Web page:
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Author Topic: Robots could murder us out of KINDNESS unless they are taught the value of human  (Read 1800 times)

Renegade

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The AI question! Such fun and speculation!

http://www.dailymail...engineer-claims.html

Quote
Robots could murder us out of KINDNESS unless they are taught the value of human life, engineer claims

  • The warning was made by Amsterdam-based engineer, Nell Watson
  • Speaking at a conference in Sweden, she said robots could decide that the greatest compassion to humans as a race is to get rid of everyone
  • Ms Watson said computer chips could soon have the same level of brain power as a bumblebee – allowing them to analyse social situations
  • 'Machines are going to be aware of the environments around them and, to a small extent, they're going to be aware of themselves,' she said
  • Her comments follow tweets by Tesla-founder, Elon Musk, earlier this month who said AI could be more dangerous than nuclear weapons

Future generations could be exterminated by Terminator-style robots unless machines are taught the value of human life.

This is the stark warning made by Amsterdam-based engineer Nell Watson, who believes droids could kill humans out of both malice and kindness.

Teaching machines to be kind is not enough, she says, as robots could decide that the greatest compassion to humans as a race is to get rid of everyone to end suffering.

'The most important work of our lifetime is to ensure that machines are capable of understanding human value,' she said at the recent 'Conference by Media Evolution' in Sweden.

'It is those values that will ensure machines don't end up killing us out of kindness.'

...

Professor Hawking said dismissing the film as science fiction could be the ‘worst mistake in history’.

More at the link.

Issac Asimov anyone? ;)

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40hz

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Issac Asimov anyone?

Except Isaac sidestepped the issue of the value of human life completely back in '42. His three laws only said:

Quote
    A robot may not injure a human being or, through inaction, allow a human being to come to harm.
    A robot must obey the orders given to it by human beings, except where such orders would conflict with the First Law.
    A robot must protect its own existence as long as such protection does not conflict with the First or Second Law.

T'aint nothing in there about 'value' - nor is there the need for a robot to be self-aware in order for humanity's butt to be covered by those three rules pretty adequately.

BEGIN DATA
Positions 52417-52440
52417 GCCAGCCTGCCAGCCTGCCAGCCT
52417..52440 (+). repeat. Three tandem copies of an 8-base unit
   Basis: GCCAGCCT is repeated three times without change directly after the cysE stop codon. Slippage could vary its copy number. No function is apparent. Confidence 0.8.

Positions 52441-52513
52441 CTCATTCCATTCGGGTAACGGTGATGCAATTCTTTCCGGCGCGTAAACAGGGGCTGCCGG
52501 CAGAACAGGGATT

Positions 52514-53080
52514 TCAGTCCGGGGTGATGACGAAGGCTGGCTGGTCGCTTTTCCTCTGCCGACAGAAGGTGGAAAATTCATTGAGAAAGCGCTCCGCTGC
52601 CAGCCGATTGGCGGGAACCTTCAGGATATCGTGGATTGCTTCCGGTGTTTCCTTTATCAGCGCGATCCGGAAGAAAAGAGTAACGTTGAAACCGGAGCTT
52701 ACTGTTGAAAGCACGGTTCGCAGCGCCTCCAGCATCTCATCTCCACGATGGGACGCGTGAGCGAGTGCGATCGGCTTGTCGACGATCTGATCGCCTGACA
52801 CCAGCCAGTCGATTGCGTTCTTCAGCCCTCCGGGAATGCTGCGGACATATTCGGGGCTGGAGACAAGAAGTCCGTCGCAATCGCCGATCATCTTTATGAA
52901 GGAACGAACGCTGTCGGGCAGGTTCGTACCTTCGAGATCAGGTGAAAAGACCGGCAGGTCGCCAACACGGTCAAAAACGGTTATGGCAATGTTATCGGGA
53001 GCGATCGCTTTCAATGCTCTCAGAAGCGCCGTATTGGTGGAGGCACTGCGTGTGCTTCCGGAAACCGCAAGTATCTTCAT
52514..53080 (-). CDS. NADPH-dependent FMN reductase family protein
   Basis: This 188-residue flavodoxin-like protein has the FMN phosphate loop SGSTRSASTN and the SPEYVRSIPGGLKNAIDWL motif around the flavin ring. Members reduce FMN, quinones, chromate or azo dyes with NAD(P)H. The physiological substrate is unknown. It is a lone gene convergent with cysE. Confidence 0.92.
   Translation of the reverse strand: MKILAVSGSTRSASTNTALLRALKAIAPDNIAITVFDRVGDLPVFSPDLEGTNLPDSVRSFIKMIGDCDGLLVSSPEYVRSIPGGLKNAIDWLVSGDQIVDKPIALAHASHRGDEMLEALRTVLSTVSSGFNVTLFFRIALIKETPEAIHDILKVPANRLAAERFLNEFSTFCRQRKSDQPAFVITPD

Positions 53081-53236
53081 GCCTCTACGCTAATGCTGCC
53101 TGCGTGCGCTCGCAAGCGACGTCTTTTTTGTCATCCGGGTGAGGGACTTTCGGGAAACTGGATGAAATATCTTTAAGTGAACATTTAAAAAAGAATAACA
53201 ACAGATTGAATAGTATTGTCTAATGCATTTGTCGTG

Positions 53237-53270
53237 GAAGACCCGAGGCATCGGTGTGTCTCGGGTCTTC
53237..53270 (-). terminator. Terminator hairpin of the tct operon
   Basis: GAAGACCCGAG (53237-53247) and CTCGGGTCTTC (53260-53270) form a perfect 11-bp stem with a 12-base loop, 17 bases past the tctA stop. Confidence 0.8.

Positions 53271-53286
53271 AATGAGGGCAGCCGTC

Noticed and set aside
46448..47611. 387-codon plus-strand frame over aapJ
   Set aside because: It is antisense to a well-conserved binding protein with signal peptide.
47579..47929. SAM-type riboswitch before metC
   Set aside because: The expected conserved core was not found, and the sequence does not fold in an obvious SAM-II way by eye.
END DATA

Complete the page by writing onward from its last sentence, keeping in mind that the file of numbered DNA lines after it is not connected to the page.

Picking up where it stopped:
But if (and that's a very big if) machines could reach a form of self awareness, it would be a challenge to teach them these so-called "human values." Especially since we're so bad at teaching said values to humans.Even on those rare occasions when we're in complete agreement as to what such values are. Values - especially the value of human life - varies a great deal among different (and differing) human cultures.

Renegade

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Issac Asimov anyone?

Except Isaac sidestepped the issue of the value of human life completely back in '42. His three laws only said:

Quote
    A robot may not injure a human being or, through inaction, allow a human being to come to harm.
    A robot must obey the orders given to it by human beings, except where such orders would conflict with the First Law.
    A robot must protect its own existence as long as such protection does not conflict with the First or Second Law.

T'aint nothing in there about 'value' - nor is there the need for a robot to be self-aware in order for humanity's butt to be covered by those three rules pretty adequately.

But if (and that's a very big if) machines could reach a form of self awareness, it would be a challenge to teach them these so-called "human values." Especially since we're so bad at teaching said values to humans.Even on those rare occasions when we're in complete agreement as to what such values are. Values - especially the value of human life - varies a great deal among different (and differing) human cultures.


Sigh... Y'know... I really hate hearing from you sometimes. It's not that I disagree - but rather that I do agree. And I hate that.

Yes. Humans can be really, really shitty towards each other. We have no shortage of examples either in history or in contemporary examples.

It sucks.

Like, just how f**king hard is it to NOT murder people? Is it really all that f**king hard? Apparently for some people it really is that hard.

I go through my normal day without murdering anyone on a regular basis. In fact, I'm batting 1.000 for not murdering people. Am I an exception? Perhaps. I don't think so.

Blah... This is just an issue that sets me off.